So after bending this crane to my dark purposes and weighing it down with a sandbag (not included), i needed to attach it to the fancy tripod that i didn’t own. i broke the news to my mother, who graciously returned the jib to Amazon.

All Hardware

With the jib on a slow boat back to China, i found what i thought was a great solution: a lady on YouTube had a video outlining how she built a goalpost-like structure over her table using an all-hardware solution. PVC pipes and gaskets, all totaling maybe 30 bucks in supplies. i can’t for the life of me find her video, but the resulting gear was similar to what this guy cooked up:

The crucial component was a clamp that the lady recommended. The clamp grabs on to a tube-like structure, and has a 1/4″ thread for attaching your camera.

This made a lot of sense to me, and seemed within my reach. It wouldn’t be adjustable, like the C-stand solution was, so i’d have to make sure i built my frame to the correct height above the table.

Meanwhile, mom was asking me what she could replace the camera jib with. She threw me some Amazon points, and i picked up one of these:



So this is just a big metal frame that you clip some muslin to, so you can have a black or white background, or a green background to chromakey yourself (probably cheesily) into any setting.

i haven’t tried the green screen yet, but i know from watching enough bad home green screen that the trick is getting the background really smooth and flatly lit. To that end, i picked up some extra clamps:



… and these velcro ties, which help you stretch your fabric taut:



Someone on Amazon mentioned that the few measly clamps that shipped with the backdrop were insufficient. When everything arrived, the tons of extra clamps seemed like overkill, but they’d play an important role really soon.

It was only after i set up the frame that a realization dawned on me: this backdrop thing was a goalpost-shaped apparatus. This was my overhead rig!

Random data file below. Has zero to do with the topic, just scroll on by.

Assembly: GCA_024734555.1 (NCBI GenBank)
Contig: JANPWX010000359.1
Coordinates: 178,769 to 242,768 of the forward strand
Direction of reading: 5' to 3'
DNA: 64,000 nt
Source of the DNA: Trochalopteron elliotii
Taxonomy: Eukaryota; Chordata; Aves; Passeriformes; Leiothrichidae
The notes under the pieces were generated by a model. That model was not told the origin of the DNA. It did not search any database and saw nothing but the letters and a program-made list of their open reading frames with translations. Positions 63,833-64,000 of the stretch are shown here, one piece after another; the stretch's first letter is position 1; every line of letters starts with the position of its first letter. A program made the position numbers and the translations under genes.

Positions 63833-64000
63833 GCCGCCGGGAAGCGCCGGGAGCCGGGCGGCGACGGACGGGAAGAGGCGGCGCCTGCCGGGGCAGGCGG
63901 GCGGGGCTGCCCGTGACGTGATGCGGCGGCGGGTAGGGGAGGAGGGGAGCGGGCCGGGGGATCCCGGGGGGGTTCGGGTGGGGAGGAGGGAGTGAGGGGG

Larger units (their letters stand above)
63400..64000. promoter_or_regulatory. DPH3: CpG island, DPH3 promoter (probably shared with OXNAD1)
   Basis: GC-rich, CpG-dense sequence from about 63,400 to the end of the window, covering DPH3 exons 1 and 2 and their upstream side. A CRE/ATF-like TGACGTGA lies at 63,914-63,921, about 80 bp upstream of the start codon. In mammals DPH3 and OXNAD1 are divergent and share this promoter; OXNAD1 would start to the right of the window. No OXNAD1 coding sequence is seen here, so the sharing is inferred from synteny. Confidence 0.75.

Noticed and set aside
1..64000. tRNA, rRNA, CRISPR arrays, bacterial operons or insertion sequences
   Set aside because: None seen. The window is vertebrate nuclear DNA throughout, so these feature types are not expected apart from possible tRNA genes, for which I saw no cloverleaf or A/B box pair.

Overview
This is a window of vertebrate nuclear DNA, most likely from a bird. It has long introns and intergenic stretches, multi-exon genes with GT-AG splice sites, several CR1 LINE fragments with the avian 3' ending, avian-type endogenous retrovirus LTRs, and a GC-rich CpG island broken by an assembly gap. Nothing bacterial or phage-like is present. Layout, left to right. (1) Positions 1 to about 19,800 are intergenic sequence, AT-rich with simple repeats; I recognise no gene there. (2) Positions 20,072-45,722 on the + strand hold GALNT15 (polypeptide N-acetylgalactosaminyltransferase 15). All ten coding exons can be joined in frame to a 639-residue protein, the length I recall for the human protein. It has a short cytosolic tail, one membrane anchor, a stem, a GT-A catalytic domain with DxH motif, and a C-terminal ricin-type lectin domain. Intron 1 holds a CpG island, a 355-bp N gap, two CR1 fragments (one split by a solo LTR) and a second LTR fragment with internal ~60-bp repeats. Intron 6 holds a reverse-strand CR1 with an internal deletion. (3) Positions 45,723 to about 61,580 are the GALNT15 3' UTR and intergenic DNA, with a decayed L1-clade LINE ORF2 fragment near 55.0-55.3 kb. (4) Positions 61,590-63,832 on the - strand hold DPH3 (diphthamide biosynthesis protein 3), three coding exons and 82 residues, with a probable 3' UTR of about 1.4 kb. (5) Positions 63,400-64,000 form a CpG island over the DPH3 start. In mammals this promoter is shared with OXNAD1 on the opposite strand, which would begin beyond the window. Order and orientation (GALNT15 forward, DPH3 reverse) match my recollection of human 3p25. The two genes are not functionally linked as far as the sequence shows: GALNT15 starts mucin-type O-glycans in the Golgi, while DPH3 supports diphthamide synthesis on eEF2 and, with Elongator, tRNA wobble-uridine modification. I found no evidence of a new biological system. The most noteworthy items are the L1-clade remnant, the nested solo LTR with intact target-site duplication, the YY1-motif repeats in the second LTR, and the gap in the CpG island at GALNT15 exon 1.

Clamp your Hands!

When you’re shooting down at the table, you don’t need a backdrop. My how-to-play board game videos have two shots: me (with a backdrop) and board games, looking down at the table. It was perfect. “PER-FECT,” i cackled, like a mad scientist. Outside the window, lightning flashed.

In my enthusiasm (and not being able to find the lady’s video to see which clamp she recommended), i ordered this thing:



When it showed up, i was surprised at how small it was. All my fault, too: Amazon clearly states the circumference of the clamp, and the description says you can attach it to lighting gear. Being completely new to all this, i didn’t realize that lighting stands were significantly thinner than the poles comprising the green screen backdrop frame. i sent this clamp back sheepishly, and looked for something else.

Spendlotto

“Manfrotto” is a name you may not know if you don’t do any photography. i hadn’t heard of them until i looked into shooting better videos. These guys appear to make the best – and most expensive – gear around.

Somewhere, a pro photog is laughing at me. i’m sure you can pay more than Manfrotto, but for someone just getting into photography and video, you learn pretty quickly that a) yo shit’s basic and b) Manfrotto makes the good stuff, and likely c) you can’t afford it.

All of the clamps i found on Amazon were for attaching lightweight gear like GoPro cameras to BMX handlebars and what-not. i needed to attach my DSLR which, while not hugely heavy, was certainly heavier than what these clamps were rated to handle. i needed something more robust. i needed something by Manfrotto. i needed… a Superclamp.